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(Reference retrieved automatically from Web of Science through information on FAPESP grant and its corresponding number as mentioned in the publication by the authors.)

Vitamin D Modulates Intestinal Microbiota in Inflammatory Bowel Diseases

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Author(s):
Battistini, Carolina [1, 2] ; Ballan, Rafael [1, 2] ; Herkenhoff, Marcos Edgar [1, 2] ; Saad, Susana Marta Isay [1, 2] ; Sun, Jun [3, 4]
Total Authors: 5
Affiliation:
[1] Univ Sao Paulo, Sch Pharmaceut Sci, Dept Pharmaceut & Biochem Technol, Ave Lineu Prestes 580, BR-05508000 Sao Paulo, SP - Brazil
[2] Univ Sao Paulo, Food Res Ctr, Rua Lago 250, BR-05508080 Sao Paulo, SP - Brazil
[3] Univ Illinois, Dept Med, Div Gastroenterol & Hepatol, Chicago, IL 60612 - USA
[4] Univ Illinois, UIC Canc Ctr, Dept Microbiol & Immunol, Chicago, IL 60612 - USA
Total Affiliations: 4
Document type: Review article
Source: INTERNATIONAL JOURNAL OF MOLECULAR SCIENCES; v. 22, n. 1 JAN 2021.
Web of Science Citations: 0
Abstract

Inflammatory bowel disease (IBD) is a chronic inflammation of the gastrointestinal tract (GIT), including Crohn's disease (CD) and ulcerative colitis (UC), which differ in the location and lesion extensions. Both diseases are associated with microbiota dysbiosis, with a reduced population of butyrate-producing species, abnormal inflammatory response, and micronutrient deficiency (e.g., vitamin D hypovitaminosis). Vitamin D (VitD) is involved in immune cell differentiation, gut microbiota modulation, gene transcription, and barrier integrity. Vitamin D receptor (VDR) regulates the biological actions of the active VitD (1 alpha,25-dihydroxyvitamin D3), and is involved in the genetic, environmental, immune, and microbial aspects of IBD. VitD deficiency is correlated with disease activity and its administration targeting a concentration of 30 ng/mL may have the potential to reduce disease activity. Moreover, VDR regulates functions of T cells and Paneth cells and modulates release of antimicrobial peptides in gut microbiota-host interactions. Meanwhile, beneficial microbial metabolites, e.g., butyrate, upregulate the VDR signaling. In this review, we summarize the clinical progress and mechanism studies on VitD/VDR related to gut microbiota modulation in IBD. We also discuss epigenetics in IBD and the probiotic regulation of VDR. Furthermore, we discuss the existing challenges and future directions. There is a lack of well-designed clinical trials exploring the appropriate dose and the influence of gender, age, ethnicity, genetics, microbiome, and metabolic disorders in IBD subtypes. To move forward, we need well-designed therapeutic studies to examine whether enhanced vitamin D will restore functions of VDR and microbiome in inhibiting chronic inflammation. (AU)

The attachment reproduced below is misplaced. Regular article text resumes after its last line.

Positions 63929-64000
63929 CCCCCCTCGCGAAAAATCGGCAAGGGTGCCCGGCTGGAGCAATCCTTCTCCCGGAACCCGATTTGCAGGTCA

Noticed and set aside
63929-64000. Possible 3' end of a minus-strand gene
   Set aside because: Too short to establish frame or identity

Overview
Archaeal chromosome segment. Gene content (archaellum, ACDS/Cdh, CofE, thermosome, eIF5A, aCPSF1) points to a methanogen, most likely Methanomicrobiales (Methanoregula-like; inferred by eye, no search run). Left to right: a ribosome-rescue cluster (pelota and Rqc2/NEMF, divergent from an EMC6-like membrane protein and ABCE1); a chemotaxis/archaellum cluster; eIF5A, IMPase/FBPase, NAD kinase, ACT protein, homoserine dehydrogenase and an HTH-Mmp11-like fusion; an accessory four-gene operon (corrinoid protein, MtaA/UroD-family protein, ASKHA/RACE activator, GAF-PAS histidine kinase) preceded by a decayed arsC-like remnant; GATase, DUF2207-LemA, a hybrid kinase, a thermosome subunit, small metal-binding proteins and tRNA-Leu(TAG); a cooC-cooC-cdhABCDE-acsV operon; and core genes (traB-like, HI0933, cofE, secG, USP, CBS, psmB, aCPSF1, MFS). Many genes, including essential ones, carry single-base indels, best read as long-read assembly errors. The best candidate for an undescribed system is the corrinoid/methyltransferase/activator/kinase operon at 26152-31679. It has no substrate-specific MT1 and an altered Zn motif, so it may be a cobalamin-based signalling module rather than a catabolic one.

FAPESP's process: 13/07914-8 - FoRC - Food Research Center
Grantee:Bernadette Dora Gombossy de Melo Franco
Support type: Research Grants - Research, Innovation and Dissemination Centers - RIDC
FAPESP's process: 18/21584-4 - Characterization of probiotic fermented milk supplemented with brewer's spent grain and in vitro and in vivo evaluation of potential health benefits
Grantee:Susana Marta Isay Saad
Support type: Regular Research Grants
FAPESP's process: 19/02583-0 - EVALUATION OF CATHARINA SOUR, FIRST BRAZILIAN BEER STYLE, AS A PROBIOTIC BEVERAGE BY APPLICATION OF REAL-TIME PCR TECHNIQUES AND MALDI-TOF
Grantee:Marcos Edgar Herkenhoff
Support type: Scholarships in Brazil - Post-Doctorate